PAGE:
Two thirds of workers say their mental health has been harmed by the coronavirus pandemic, a survey has found.
In a GMB poll of 13,500 public and private sector workers, 66%t of respondents said that their work during the outbreak has had a serious negative impact on their mental health.
The survey, released on World Mental Health Day, found that 61% of workers say their job is causing them stress or is otherwise impacting on their mental health.
Workers also say the fear of bringing coronavirus into their homes is a cause of stress at work, as well as fears for their own safety.
The survey also found that workers in retail, schools, outsourced services, and care report experiencing the highest levels of anxiety.
GMB is campaigning for a ‘Mental Health at Work Act’, specifying the approach and methods expected of all employers in managing mental health in the workplace.
If successful, the legislation would require absences due to poor mental health to be reported to the Health and Safety Executive on the same basis as physical injuries.
Nell Andrew, GMB national equality and inclusion officer, said: “Shockingly, almost one in five adults have experienced some form of depression during the pandemic – almost doubling from before the crisis.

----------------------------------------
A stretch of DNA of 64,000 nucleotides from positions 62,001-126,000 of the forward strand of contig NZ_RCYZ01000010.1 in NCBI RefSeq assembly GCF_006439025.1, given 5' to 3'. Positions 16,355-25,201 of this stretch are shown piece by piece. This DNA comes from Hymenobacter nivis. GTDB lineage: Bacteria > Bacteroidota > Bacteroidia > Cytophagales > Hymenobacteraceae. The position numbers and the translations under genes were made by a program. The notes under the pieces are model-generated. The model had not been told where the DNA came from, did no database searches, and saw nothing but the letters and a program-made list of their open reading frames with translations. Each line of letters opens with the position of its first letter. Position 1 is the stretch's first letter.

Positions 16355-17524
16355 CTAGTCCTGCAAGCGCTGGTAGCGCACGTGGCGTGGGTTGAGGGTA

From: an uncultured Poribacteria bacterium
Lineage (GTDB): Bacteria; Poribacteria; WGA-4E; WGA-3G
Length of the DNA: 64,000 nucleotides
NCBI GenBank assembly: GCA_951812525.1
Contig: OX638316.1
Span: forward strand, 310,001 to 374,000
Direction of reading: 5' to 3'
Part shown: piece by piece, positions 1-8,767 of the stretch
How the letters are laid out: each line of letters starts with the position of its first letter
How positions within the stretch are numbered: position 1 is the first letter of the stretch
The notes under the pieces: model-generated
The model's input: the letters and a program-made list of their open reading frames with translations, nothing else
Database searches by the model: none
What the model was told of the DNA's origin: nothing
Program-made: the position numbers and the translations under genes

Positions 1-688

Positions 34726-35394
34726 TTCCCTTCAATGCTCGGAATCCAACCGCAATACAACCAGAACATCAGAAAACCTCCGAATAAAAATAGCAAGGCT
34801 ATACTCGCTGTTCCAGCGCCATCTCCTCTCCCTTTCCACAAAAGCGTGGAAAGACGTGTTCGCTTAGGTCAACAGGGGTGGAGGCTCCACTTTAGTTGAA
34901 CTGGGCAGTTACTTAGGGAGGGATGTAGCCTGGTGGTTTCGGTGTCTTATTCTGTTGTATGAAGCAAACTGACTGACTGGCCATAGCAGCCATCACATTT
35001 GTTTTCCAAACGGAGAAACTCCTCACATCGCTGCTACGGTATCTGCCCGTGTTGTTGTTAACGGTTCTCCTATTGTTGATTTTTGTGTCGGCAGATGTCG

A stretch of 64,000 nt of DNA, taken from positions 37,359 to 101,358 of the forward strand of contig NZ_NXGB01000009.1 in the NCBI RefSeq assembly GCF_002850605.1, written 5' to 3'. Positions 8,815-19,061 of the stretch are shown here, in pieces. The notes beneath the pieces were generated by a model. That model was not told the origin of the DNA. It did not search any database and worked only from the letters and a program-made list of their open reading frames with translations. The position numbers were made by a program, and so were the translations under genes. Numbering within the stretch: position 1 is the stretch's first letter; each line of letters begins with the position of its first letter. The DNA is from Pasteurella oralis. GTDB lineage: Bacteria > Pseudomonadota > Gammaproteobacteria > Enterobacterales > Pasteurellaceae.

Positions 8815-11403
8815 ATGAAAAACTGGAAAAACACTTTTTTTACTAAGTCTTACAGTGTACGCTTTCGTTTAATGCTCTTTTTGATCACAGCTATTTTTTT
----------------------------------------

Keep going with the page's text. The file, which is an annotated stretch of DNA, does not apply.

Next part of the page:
“These stark results show it’s not just workers’ physical health that’s being impacted by covid – but their mental health and well-being is too. And that’s a massive problem for everyone.
“Much more needs to be done to prevent poor mental health in the workplace, during the pandemic and beyond.
“We urgently need full mental health risk assessments to become the norm, because protecting workers’ mental health is just as vital as protecting physical health.
“As we face a second wave and widespread redundancies, we desperately need to protect at-risk industries and fully fund the public services that defend the mental health and wellbeing of the heroic workers who have to keep the economy and society together.”